Lebanon: One protester shot dead, president tells unhappy citizens to emigrate


Incensed by the news that a soldier had killed a protester in what is believed to be the first casualty of the weeks-long civil disobedience, demonstrators have burnt tyres and barricaded main roads across Lebanon on Wednesday.

Alaa Abou Fakher, a local official and supporter of the Progressive Socialist Party (PSP), was shot on Tuesday evening in Khalde, south of Beirut, when soldiers tried to disperse protesters blocking the road.

The soldier has been arrested and the army said it was launching an investigation. PSP leader Walid Joumblatt, however, urged his supporters to remain calm as he visited the hospital where Abou Fakher had been taken.

Protesters were also marching on the presidential palace, outraged at President Michel Aoun’s call for those taking part in the rallies to emigrate, else risk plunging the country into “catastrophe”.

The country has been gripped by 28 days of protests with tens of thousands taking to the streets to voice their anger at perceived government corruption, inefficiency and the worst economic crisis since the 15-year civil war in 1990.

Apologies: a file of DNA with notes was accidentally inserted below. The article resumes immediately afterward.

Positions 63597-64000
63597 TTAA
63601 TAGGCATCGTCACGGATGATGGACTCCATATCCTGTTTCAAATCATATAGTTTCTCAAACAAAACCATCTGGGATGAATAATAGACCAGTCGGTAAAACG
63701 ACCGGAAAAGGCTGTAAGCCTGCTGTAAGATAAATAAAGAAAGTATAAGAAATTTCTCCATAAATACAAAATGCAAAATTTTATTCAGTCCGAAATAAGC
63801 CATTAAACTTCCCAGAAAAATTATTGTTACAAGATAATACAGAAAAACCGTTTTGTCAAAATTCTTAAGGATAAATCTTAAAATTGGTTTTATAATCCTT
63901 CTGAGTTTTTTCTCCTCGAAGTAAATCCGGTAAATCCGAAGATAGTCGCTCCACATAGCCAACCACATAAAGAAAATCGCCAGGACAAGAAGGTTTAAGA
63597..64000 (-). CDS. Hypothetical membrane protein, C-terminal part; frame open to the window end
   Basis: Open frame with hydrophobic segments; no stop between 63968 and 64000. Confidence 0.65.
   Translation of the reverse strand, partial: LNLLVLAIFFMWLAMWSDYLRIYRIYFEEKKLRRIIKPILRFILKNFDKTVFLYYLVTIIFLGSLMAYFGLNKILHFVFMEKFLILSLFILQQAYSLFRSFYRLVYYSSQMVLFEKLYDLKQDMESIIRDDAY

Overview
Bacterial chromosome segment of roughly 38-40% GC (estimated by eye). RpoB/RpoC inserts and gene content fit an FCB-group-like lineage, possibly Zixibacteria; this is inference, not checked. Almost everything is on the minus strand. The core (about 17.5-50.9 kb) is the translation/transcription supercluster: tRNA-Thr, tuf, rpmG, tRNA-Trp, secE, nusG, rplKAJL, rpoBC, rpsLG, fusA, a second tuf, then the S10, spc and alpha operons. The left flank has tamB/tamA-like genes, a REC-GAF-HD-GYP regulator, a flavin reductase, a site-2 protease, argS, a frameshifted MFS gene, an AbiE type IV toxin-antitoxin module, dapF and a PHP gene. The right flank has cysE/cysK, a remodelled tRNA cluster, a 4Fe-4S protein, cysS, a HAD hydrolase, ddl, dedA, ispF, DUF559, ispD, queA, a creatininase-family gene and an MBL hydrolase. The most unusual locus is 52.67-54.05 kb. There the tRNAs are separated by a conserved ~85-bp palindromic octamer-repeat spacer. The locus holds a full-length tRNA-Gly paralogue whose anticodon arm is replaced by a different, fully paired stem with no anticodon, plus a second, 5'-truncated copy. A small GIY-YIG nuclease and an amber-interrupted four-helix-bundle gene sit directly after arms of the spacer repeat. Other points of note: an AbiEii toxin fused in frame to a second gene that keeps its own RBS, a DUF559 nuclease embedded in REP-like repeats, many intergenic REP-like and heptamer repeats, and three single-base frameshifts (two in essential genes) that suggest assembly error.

Banks and schools remained closed for a second straight day. They have been shut for much of the four weeks since the start of the protests.

Tributes have been pouring out on social media to the father of three, described as a “martyr of the revolution”.

In Tripoli, which has been home to some of the largest rallies, a mural was painted in commemoration.

The shooting is likely to worsen an already tense stand-off between protesters and the sectarian leaders that dominate the government.

In a televised interview on Tuesday evening, Mr Aoun said that “if people aren’t satisfied with any of the decent leaders let them emigrate”.

“We are working day and night to get the situation in order. If you continue in this way, you will strike Lebanon and your interests … If they keep going, there is a catastrophe”, he said.

Mr Aoun also suggested there was no breakthrough in talks over forming a new government to replace former Prime Minister Saad al-Hariri’s coalition cabinet. Mr Hariri resigned on October 29, and was, according to Mr Aoun, hesitant about being prime minister again.

Protesters said Mr Aoun’s comments showed leaders were out of touch, stepping up demands that he also stand down. (Source: Independent UK)